I’m still getting the paperback issues of Apex as well, which are getting slightly nicer each issue as they work out some design kinks and get things a little better put together each time.
  • Clarkesworld #142, #143, #144
  • Uncanny #23, #24
    Issue 23 is DINOSAUR-themed.

 

The SF Bluestocking 2018 Spring Reading List

I’ve still got a couple of titles from my Winter Reading List that I’m hoping to squeeze in before moving on entirely to the next season of books, but there is so much that I’m excited about this spring, you guys. With the new day job, I have somewhat more disposable income, which means I’ve been buying more books, and I’m now subscribed to more magazines than I can reasonably read (not that I don’t read them, obv, but there are an unreasonable number of them).

On that note, reading more short fiction continues to be a focus of mine this year. I’m especially on the lookout for novelette length work, which I always feel is in short supply. I’m actually starting to cut back on the number of novellas I read; as much as I love Tor.com’s offerings, they release them at such a pace that I simply cannot keep up with all of them any longer, what with the day job and a couple of recent major disappointments in novella-reading, so I expect that I will be prioritizing the most promising ones from now on rather than basically reading them all. Still, a lot of them are very promising, so we’ll see.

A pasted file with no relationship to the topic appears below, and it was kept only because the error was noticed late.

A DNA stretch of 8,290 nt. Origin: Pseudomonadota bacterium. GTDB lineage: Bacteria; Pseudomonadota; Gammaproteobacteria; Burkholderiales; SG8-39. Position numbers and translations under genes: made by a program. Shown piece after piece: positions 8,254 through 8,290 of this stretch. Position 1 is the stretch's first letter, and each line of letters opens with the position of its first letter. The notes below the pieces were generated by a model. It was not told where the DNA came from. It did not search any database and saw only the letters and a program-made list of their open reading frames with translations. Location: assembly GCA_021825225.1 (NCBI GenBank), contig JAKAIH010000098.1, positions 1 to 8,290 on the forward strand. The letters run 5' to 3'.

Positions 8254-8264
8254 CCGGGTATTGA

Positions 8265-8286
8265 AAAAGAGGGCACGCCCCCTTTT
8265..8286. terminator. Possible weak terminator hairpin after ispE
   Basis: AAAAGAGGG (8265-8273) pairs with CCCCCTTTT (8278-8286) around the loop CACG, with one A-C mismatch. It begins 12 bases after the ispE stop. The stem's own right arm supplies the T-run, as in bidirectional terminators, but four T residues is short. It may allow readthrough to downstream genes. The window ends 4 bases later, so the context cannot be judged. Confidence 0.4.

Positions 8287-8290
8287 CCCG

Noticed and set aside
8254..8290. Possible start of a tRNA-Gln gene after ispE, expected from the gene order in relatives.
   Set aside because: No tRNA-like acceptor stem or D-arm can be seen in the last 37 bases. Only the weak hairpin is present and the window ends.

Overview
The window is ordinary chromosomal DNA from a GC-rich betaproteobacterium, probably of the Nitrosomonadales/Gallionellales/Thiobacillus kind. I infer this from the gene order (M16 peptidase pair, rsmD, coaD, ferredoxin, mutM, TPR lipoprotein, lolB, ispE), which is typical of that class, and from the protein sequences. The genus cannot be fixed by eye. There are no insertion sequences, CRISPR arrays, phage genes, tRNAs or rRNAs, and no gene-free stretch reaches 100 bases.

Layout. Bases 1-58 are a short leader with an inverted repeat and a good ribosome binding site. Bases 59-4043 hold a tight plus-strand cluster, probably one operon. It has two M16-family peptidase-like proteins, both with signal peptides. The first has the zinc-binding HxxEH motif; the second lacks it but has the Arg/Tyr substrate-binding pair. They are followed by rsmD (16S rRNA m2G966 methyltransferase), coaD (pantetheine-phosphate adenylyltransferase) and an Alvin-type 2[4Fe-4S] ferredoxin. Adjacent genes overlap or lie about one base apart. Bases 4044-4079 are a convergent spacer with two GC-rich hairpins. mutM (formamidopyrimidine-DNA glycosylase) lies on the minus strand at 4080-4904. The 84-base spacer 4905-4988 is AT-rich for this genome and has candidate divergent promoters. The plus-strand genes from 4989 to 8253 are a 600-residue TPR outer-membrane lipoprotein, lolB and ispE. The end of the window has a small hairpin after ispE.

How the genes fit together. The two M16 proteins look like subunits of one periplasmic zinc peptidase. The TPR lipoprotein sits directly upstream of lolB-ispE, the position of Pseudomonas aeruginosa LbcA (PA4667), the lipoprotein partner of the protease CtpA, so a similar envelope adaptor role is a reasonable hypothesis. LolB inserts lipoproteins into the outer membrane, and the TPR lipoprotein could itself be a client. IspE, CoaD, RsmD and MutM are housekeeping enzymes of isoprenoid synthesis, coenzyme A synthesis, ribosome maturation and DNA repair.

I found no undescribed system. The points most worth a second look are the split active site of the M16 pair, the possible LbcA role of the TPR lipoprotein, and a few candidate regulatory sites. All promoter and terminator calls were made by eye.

I’m somewhat on the lookout for new and interesting YA novels. After having gone off YA for a couple of years, I’ve now gotten to a point where I feel like I’m actually missing out on things. I’m thinking of reading the Not-A-Hugo YA award finalist list over the next few months if I have time, but I’m also open to suggestions. What’s good in YA SFF these days? What are you most excited about that’s coming out this spring? Let me know in the comments if you have any must-read recs for me.